“Is he poor?”
“Yes, he is poor and expensive. It is a bad combination; it is almost as bad as being poor and extravagant. His mother is a widow, and they haven’t much, but what there was she has insisted on spending on him—that is, all she could spare from the doctor’s bills.”
“She needs Science then, doesn’t she?”
“Jewel, that would be one thing that would keep me from wanting to be a Scientist. What’s the fun of being one unless everybody else is? My mother, for instance.”
“Yes; but then you’d find out how to help her.”
Eloise glanced at the child curiously. She thought it would be interesting to peep into Jewel’s mind and see her estimate of Aunt Madge.
“My mother has a great deal to trouble her,” she said loyally.
“Yes, I know she thinks she has,” returned the child.
Again her response surprised her companion.
“I’ll take you as you are, Jewel,” she said. “I’m glad you’re not grown up. You’re fresher from the workshop.”
AN EFFORT FOR TRUTH
When Eloise spoke in the ravine of talking with her grandfather, it was because for a few days she had been trying to make up her mind to an interview with him. A fortnight ago she would have felt this to be impossible; but subtle changes had been going on in herself, and, she thought, in him. If her mother would undertake the interview now and take that stand with Mr. Evringham which Eloise felt that self-respect demanded, the girl would gladly escape it; but there was no prospect of such a thing. Mrs. Evringham was only too glad to benefit by her father-in-law’s modified mood, to glide along the surface of things and wait—Eloise knew it, knew it every day, in moments when her cheeks flushed hot—for Dr. Ballard to throw the handkerchief.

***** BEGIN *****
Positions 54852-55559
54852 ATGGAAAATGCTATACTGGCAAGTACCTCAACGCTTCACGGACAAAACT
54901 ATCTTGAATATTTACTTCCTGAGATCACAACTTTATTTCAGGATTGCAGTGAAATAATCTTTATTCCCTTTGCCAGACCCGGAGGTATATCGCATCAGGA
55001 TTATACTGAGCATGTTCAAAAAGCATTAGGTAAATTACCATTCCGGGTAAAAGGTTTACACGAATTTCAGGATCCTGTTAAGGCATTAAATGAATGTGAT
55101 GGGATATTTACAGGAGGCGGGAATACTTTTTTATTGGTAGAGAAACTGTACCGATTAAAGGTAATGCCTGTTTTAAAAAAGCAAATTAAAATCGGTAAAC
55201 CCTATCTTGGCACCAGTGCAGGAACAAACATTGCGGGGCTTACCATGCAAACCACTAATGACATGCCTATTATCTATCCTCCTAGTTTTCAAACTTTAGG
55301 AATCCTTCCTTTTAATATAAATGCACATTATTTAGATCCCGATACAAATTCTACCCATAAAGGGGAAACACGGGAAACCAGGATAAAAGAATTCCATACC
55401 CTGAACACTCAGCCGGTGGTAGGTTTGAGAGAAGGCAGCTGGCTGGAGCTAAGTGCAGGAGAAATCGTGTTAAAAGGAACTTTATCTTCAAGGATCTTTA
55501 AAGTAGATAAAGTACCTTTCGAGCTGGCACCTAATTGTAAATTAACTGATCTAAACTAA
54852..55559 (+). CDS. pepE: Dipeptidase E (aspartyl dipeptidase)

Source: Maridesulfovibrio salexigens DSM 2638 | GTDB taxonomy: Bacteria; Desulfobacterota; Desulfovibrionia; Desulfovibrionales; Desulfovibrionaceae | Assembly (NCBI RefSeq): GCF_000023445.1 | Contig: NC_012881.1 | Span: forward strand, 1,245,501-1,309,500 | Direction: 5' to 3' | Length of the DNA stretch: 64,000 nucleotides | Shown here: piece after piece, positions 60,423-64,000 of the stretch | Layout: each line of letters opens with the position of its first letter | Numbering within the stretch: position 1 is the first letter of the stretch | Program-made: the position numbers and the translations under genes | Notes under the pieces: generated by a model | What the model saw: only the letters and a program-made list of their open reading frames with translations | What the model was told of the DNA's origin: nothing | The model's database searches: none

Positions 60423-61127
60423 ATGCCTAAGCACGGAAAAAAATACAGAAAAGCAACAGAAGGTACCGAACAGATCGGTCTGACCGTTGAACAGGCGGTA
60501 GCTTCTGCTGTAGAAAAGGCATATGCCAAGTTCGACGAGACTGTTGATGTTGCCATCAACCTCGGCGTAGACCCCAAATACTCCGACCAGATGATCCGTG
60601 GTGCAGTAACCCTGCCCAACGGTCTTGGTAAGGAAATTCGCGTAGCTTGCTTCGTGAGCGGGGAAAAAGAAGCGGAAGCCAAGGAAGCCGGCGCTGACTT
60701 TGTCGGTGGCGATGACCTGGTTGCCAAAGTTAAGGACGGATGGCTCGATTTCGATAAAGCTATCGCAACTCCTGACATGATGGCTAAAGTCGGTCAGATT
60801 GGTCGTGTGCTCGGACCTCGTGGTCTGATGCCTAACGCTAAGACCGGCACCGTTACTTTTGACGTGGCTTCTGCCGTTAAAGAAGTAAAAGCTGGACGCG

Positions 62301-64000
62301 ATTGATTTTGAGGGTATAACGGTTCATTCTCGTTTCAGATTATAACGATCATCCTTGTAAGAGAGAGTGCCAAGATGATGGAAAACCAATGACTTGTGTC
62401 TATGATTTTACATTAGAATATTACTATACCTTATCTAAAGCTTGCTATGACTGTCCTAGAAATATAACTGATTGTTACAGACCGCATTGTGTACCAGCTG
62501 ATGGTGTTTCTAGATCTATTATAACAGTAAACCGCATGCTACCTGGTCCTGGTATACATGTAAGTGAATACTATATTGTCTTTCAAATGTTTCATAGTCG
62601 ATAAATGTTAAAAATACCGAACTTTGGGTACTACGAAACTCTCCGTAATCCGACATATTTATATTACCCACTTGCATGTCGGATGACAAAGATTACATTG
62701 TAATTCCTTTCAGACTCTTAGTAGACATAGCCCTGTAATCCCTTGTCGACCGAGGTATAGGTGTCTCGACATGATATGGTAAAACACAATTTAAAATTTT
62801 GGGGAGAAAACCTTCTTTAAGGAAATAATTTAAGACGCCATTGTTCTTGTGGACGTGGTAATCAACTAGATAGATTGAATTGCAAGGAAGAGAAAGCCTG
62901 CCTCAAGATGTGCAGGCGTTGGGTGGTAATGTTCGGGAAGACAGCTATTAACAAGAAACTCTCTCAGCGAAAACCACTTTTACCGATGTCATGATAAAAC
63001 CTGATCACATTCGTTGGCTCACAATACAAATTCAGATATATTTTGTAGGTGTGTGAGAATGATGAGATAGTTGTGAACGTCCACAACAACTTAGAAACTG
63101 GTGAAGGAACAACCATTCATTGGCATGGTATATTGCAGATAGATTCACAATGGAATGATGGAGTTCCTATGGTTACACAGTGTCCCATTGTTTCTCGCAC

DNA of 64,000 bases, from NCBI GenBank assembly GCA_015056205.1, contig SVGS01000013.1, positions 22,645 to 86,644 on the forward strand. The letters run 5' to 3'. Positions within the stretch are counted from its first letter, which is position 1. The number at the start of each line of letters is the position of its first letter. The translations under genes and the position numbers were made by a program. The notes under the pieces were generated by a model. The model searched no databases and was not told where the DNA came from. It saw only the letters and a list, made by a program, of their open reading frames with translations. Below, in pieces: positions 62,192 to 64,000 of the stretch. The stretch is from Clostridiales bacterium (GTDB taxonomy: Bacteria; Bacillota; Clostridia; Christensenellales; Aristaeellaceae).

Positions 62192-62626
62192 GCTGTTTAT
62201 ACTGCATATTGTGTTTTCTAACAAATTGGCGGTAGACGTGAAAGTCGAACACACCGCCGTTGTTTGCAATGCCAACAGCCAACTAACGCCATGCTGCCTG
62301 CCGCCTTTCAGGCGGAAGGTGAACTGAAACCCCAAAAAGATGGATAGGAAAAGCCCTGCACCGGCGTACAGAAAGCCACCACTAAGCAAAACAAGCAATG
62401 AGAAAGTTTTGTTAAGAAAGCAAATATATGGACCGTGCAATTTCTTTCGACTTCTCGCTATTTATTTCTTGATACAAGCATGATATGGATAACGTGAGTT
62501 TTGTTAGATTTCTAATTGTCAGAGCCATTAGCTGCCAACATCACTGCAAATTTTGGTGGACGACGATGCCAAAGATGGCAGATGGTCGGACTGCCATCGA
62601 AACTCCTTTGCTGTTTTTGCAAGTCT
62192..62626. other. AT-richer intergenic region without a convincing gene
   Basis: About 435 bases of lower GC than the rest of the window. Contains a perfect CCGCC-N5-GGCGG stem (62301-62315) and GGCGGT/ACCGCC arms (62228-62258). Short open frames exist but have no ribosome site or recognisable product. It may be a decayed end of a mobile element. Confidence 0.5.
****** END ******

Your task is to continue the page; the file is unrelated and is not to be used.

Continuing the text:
The girl wished to talk with Mr. Evringham without her mother’s knowledge, and the prospect was a dreaded ordeal. She felt that they had won his contempt, and she feared the loss of her own self-control when she should come to touch upon the sore spots.
“What would you do, Jewel,” she asked the next morning, after they had read the lesson; “what would you do if you were afraid of somebody?”
“I wouldn’t be,” returned the child quickly.
“Well, I am. Now what am I going to do about it?”
Anna Belle, who always gave unwinking attention to the lesson, was in Jewel’s lap, and the child twisted out the in-turning morocco foot as she spoke.
“Why, I’d know that one thought of God couldn’t be afraid of another,” she replied in the conclusive tone to which Eloise could never grow accustomed.
“Oh, Jewel, child,” the girl said impatiently, “we’d be sorry to think most of the people we know are thoughts of God.”
“That’s because you get the error man mixed up with the real one. Mother explains that to me when we ride in cable cars and places where we see error people with sorry faces. There’s a real man, a real thought of God, behind every one of them; and when you remember to think right about people every minute, you are doing them good. Did you say you’re afraid of somebody?”